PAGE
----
Faiz Askari: How is Infogain helping enterprises? What kind of solutions are you bringing to the market?

Ramesh Subramanian: Infogain is at the forefront of implementing some aspects of the Automation and Intelligence technology spectrum. We help our customers automate and digitize business processes across countries and business groups, resulting in visible and significant benefits to their bottom lines.

We help our customers get a perspective on value of such technology to their businesses, identification of use-cases within their range of activities, and implementing pilots to review outcomes and caveats. This phase of ‘digital’ consulting enables our customers to plan strategically and adopt these technologies to the extent and within constraints as relevant to their businesses. While this still gives some exemplary results to our customers, such a methodical approach allows them to approach the business case without too many surprises.

We have helped our customers to make quicker and better decisions based on image analysis and monitoring- including video monitoring, in an automated manner; these customers span industries as wide as Finance, Insurance, Healthcare, Manufacturing, Travel, etc. Some of these use cases involve a combination of cutting-edge technologies, such as IoT, remote sensing and imagery, blockchains etc. alongside Automation and Intelligence to deliver value that was impossible in an earlier era.

We also actively induct partners and alliances into our portfolio, to ensure the entrepreneurial technology initiatives are made fully available to our customers.

— The writer is VP, HR, Infogain

News Originally Posted on: SME STREET


Enterprises Approach to Machine Learning

Contributed By Ramesh Subramanian, CTO, Infogain

Machine Learning—a subset of Artificial Intelligence(AI) is the latest buzzword in the technology industry which is emerging as the pathway to the future for enterprises. Machine Learning provides enterprises with the required framework, insights, and algorithms to ensure better predictive ability.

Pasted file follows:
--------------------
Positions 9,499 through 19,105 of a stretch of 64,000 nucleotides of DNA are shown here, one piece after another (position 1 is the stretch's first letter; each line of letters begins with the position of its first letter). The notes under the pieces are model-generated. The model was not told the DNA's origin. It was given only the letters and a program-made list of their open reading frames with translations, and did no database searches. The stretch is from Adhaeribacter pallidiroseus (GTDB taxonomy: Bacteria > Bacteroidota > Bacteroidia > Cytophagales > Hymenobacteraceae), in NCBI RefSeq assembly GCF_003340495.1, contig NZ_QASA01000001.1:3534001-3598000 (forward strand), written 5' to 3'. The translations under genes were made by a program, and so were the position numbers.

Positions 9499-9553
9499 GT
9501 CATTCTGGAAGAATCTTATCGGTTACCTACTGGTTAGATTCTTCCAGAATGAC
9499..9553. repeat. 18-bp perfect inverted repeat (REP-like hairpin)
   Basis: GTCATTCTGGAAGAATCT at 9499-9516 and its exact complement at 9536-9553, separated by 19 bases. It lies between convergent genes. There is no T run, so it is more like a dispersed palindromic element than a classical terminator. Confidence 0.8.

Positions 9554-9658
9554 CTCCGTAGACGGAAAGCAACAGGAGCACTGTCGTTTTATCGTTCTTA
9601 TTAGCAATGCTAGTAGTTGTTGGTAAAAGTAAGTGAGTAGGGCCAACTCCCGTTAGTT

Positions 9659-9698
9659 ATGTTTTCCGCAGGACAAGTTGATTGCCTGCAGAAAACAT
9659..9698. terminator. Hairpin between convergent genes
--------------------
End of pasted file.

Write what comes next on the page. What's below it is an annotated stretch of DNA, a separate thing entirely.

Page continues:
The ever-increasing usage of electronic means of interaction and commerce, as well as IoT devices has been producing an incredible volume of data and statistics which is impossible for humans to analyse manually. ML technology helps combine all the data gathered from myriad touch points for delivering useful insights to enterprises that contribute to the various strategic outcomes.

A survey conducted in 2016 by the National Business Research Institute revealed that 62 per cent enterprises will deploy AI technologies by the year 2018.It is evident that both Machine Learning and AI is becoming a vitalfacet for several burgeoning as well as eminent industries as it can offer deeper insights to businesses besides enhancing the process of decision-making.

Machine Learning allows computers to be capable of categorizing, processing, and generating data based on buying and spending patterns of customers, their feedback and interactions, their peers and social groups, and virtually anything else.

An ML-based computer algorithm can identify which customers are most likely to abandon your brand besides helping you profile their identity, buying habits, and the reasons that are making them leave your brand.While such use-cases for ML abound, enterprises are adopting ML algorithms to increase flexibility of shop floors, supply chains, collaborative partnerships, even detect the price points that consumers will prefer.

How are Enterprises Adopting Machine Learning?

More and more businesses are embracing this technology with open arms as it generates positive ROI and leads to the advancement of future products. Technology giant Google was among the first to recognise the significance of integrating ML technology; nevertheless, at the present time,deep-learning techniques have a wide appeal across industries. For example, financial institutions are using ML technology for identifying potential cases of fraudulent claims, and also for conducting a risk analysis. Similarly ML is helping healthcare providers save lives by identifying severe health issues by analysing patient data.